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The 1960s (pronounced "nineteen-sixties") was a decade that began on 1 January 1960, and ended on 31 December 1969. The term "1960s" also refers to an era more often called the Sixties, denoting the complex of inter-related cultural and political trends around the globe. This "cultural decade" is more loosely defined than the actual decade, beginning around 1963 with the Kennedy assassination and ending around 1972 with the Watergate scandal.
"The Sixties", as they are known in both scholarship and popular culture, is a term used by historians, journalists, and other objective academics; in some cases nostalgically to describe the counterculture and revolution in social norms about clothing, music, drugs, dress, sexuality, formalities, and schooling; and in others pejoratively to denounce the decade as one of irresponsible excess, flamboyance, and decay of social order. The decade was also labeled the Swinging Sixties because of the fall or relaxation of social taboos especially relating to racism and sexism that occurred during this time. Commentator Christopher Booker described this era as a classical Jungian nightmare cycle, where a rigid culture, unable to contain the demands for greater individual freedom, broke free of the social constraints of the previous age through extreme deviation from the norm. He charts the rise, success, fall/nightmare and explosion in the London scene of the 1960s. Several Western nations such as the United States, United Kingdom, France, and West Germany turned to the political left in the early and mid-1960s.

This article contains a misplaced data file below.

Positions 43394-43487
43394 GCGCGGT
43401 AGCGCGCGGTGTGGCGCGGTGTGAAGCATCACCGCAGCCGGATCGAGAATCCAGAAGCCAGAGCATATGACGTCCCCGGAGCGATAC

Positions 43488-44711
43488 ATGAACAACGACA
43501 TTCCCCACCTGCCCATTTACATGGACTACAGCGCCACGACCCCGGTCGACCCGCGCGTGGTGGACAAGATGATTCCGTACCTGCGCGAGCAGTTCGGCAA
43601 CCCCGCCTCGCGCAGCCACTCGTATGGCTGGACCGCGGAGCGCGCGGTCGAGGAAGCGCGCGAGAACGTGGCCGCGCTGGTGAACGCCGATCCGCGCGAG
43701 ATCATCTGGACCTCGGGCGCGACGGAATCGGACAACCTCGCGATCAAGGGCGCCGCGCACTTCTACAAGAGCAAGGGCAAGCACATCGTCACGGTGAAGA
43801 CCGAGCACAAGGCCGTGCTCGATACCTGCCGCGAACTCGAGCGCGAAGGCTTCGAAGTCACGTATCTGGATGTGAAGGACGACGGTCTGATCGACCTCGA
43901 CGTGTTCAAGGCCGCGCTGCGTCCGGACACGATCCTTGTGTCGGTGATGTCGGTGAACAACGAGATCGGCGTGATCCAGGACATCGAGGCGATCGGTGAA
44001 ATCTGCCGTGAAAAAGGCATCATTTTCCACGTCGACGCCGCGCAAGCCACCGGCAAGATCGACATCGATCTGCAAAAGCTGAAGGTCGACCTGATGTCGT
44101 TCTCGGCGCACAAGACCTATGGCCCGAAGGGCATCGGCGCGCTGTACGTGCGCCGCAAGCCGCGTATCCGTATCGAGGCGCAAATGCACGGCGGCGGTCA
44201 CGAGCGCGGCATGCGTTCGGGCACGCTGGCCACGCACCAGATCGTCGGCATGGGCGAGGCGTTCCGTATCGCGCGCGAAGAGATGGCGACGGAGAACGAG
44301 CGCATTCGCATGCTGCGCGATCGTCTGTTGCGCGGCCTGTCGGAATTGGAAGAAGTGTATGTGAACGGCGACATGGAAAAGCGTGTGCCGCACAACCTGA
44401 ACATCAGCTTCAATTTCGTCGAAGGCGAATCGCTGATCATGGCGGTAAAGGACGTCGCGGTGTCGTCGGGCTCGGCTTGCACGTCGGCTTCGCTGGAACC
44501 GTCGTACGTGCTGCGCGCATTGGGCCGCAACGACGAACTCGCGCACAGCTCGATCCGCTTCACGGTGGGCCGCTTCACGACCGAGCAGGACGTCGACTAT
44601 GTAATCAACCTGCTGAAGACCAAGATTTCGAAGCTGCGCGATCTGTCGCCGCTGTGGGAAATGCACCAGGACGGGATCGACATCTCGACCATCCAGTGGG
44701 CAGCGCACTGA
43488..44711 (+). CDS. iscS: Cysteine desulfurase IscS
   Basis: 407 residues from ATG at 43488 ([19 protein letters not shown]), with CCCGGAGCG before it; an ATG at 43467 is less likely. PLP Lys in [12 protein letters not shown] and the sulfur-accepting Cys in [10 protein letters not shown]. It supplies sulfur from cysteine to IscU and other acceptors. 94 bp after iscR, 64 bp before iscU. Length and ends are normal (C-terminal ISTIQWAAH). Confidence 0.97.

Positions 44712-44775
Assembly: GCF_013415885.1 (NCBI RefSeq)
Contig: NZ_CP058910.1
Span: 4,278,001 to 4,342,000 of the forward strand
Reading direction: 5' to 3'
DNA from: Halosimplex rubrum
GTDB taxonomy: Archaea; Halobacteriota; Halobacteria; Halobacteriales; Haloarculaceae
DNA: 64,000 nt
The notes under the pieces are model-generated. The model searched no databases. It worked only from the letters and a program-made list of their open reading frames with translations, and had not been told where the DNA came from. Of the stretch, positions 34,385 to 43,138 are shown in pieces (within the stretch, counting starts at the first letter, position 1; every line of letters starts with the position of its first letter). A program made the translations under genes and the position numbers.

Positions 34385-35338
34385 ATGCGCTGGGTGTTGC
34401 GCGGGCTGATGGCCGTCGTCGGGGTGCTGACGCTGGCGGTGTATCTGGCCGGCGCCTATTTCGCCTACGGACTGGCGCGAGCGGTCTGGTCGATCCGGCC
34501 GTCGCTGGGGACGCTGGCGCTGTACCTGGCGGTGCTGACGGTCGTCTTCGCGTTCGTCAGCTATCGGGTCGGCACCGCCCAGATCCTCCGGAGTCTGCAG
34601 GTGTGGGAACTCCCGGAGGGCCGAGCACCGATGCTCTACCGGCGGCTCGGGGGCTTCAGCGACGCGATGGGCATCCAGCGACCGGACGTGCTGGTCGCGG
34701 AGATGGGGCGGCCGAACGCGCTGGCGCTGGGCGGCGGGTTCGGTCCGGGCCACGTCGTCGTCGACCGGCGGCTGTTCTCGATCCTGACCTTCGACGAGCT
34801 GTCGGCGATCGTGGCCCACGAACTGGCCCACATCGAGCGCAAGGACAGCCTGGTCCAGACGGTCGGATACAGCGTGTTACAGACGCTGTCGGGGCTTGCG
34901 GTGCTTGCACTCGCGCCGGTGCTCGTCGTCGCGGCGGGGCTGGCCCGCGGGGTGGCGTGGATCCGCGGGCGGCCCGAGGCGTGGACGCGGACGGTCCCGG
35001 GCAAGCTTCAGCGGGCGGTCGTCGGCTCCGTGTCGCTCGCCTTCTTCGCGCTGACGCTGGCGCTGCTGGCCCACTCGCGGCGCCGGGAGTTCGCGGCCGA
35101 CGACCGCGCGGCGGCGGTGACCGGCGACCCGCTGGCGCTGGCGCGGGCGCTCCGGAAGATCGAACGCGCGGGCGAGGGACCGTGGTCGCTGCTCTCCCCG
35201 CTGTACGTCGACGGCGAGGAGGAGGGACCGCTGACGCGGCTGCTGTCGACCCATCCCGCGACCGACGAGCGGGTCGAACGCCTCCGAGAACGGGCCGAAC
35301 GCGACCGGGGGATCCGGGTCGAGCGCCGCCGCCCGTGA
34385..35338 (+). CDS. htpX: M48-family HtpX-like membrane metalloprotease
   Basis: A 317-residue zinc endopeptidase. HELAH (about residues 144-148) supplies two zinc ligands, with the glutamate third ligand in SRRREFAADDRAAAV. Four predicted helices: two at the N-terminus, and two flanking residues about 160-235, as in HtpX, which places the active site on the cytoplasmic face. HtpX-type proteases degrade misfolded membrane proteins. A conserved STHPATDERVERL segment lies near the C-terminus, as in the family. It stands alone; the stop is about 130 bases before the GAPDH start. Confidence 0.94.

By the end of the 1950s, war-ravaged Europe had largely finished reconstruction and began a tremendous economic boom. World War II had brought about a huge leveling of social classes in which the remnants of the old feudal gentry disappeared. There was a major expansion of the middle class in European countries and by the 1960s, almost any working class person in Western Europe could afford a radio, television, refrigerator, and motor vehicle. The communist countries in Eastern Europe continued to be plagued by lower standards of living and inefficient command economies, although they also experienced some degree of economic prosperity with the end of postwar reconstruction. The United States, after sluggish economic growth during the 1950s, also experienced a major '60s boom. Real GDP growth averaged 6% a year during the second half of the decade. Thus, the overall worldwide economic trend in the 1960s was one of prosperity, expansion of the middle class, and opportunities once only available to the wealthy.
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